Today I was just reviewing “global conductivity models” and “geomagnetically induced currents” for the Internet Foundation. The common practice seems to be to use 1D and 3D conductivity models, then use the fairly dense magnetotelluric (MT) arrays for the changing magnetic fields that induce the changes. There are LOTS of electromagnetic datasets. You just need the conductivity models for the natural features or for human infrastructure impacts.
On the Regional Variability of dB/dt and Its Significance to GIC by A. P. Dimmock , L. Rosenqvist , D. T. Welling , A. Viljanen , I. Honkonen , R. J. Boynton , and E. Yordanova at
Use of Magnetotelluric Measurement Data to Validate/Improve Existing Earth Conductivity Models at https://www.epri.com/research/products/3002014856
I am personally curious about salinity imaging now after reading these.
“salinity” “geomagnetic induced currents” has 392 entry points
“geomagnetic induced currents” has 5330 entry points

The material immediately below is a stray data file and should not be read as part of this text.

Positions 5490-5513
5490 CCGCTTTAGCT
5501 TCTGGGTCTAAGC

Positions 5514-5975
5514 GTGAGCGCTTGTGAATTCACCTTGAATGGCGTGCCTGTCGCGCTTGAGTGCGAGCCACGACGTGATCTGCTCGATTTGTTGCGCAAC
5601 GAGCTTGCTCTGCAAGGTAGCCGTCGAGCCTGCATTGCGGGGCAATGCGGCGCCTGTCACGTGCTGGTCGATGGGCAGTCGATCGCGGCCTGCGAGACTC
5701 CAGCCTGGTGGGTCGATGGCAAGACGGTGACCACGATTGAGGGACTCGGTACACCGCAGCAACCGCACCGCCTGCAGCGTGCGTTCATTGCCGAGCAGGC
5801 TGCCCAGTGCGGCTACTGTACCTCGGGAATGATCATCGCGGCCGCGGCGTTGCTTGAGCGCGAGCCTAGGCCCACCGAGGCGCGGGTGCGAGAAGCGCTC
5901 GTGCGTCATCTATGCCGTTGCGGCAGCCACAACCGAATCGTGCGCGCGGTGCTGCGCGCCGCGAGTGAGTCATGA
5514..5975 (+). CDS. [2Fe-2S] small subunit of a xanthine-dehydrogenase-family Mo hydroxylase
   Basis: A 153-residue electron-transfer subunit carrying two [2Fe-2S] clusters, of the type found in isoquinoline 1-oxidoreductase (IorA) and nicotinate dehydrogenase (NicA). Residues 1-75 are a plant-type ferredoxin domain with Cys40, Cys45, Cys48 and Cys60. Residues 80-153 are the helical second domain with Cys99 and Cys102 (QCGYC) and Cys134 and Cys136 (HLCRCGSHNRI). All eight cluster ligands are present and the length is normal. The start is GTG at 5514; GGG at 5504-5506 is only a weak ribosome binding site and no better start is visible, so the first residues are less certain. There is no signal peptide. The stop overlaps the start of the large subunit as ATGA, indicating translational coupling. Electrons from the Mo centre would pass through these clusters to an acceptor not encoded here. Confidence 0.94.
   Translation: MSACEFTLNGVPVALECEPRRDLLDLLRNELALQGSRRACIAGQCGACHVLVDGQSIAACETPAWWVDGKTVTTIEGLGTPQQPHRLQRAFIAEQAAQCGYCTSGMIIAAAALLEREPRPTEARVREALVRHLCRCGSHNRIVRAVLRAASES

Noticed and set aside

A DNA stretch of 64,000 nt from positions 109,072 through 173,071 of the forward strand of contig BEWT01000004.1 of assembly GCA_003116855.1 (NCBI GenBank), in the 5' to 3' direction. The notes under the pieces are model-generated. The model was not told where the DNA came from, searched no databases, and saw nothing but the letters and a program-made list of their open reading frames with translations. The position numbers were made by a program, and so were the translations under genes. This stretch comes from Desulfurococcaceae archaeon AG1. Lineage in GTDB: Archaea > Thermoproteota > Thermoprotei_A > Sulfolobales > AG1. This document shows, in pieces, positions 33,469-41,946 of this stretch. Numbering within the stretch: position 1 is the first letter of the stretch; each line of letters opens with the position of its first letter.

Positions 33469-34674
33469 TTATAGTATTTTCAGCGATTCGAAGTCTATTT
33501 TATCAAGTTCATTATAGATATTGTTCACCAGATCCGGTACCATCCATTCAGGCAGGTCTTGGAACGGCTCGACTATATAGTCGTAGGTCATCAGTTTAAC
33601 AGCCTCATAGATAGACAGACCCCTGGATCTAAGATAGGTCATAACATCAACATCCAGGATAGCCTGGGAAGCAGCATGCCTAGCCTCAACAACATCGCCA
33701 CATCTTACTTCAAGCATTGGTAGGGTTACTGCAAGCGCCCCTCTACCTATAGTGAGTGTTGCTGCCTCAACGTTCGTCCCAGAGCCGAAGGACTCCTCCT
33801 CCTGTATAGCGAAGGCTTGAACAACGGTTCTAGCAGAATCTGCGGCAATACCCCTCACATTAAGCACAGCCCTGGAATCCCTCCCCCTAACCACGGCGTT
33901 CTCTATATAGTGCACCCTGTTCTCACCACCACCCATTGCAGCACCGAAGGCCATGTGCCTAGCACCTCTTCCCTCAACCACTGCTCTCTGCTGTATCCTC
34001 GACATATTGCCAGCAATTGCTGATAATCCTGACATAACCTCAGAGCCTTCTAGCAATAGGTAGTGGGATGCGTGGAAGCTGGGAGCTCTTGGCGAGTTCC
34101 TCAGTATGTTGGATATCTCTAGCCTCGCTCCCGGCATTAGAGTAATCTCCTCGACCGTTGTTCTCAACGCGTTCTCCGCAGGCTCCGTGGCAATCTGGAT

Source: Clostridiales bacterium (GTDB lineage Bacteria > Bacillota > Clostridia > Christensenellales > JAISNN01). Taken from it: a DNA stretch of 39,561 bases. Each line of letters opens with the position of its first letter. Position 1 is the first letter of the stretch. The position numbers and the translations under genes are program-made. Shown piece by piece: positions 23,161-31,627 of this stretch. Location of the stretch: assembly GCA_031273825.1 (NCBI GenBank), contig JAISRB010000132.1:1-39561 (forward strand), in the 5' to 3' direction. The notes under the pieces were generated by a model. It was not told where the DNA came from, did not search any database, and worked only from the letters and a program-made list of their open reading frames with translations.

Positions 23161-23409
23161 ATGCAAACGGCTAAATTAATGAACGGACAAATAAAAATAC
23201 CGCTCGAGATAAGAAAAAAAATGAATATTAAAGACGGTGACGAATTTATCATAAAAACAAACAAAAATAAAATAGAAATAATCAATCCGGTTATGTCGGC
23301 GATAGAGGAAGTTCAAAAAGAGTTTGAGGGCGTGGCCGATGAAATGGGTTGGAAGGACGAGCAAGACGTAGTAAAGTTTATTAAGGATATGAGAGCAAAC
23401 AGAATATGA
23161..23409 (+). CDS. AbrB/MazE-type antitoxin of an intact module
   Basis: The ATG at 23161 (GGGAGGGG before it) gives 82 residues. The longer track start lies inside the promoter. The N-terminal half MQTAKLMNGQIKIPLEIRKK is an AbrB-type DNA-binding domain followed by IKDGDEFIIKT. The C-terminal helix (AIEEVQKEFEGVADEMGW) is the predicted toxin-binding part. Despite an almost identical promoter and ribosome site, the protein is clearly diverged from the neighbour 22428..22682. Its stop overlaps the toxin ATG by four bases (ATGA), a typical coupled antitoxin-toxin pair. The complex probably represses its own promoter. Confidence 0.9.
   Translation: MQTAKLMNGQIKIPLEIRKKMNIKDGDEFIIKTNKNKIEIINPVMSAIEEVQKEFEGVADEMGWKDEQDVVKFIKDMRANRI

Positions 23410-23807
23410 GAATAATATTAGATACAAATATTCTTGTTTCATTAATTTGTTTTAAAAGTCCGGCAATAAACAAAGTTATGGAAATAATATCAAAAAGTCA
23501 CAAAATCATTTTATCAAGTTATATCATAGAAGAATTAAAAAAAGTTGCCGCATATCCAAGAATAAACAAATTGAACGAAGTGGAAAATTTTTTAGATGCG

“magnetic storms” has 330,000 entry points
“magnetotelluric” has 435,000 entry points
“geomagnetic” OR “geomagnetism” has 6.6 Million entry points
If you like esoteric things, you might find this one interesting. It is not an answer to your question, but when searching for global datasets, I look in every nook and cranny.
“cosmic ray” “magnetic pulse” has 3280 entry points
While power systems failures are large, much more frequently you need to be concerned with
“electromagnetic interference” “magnetic storms” has 6320 entry points
“electromagnetic noise” “magnetic storms” has 5020 entry points
Each of these is a distinct and identifiable community – each with their own methods, data, models and habits of sharing ( or not ) on the Internet.
The magnetometer arrays are pretty messy still. I wish IRIS.edu would invest more time and energy to standardizing, collecting and sharing. And sharing algorithms and hosting communities.
Richard Collins, Director, The Internet Foundation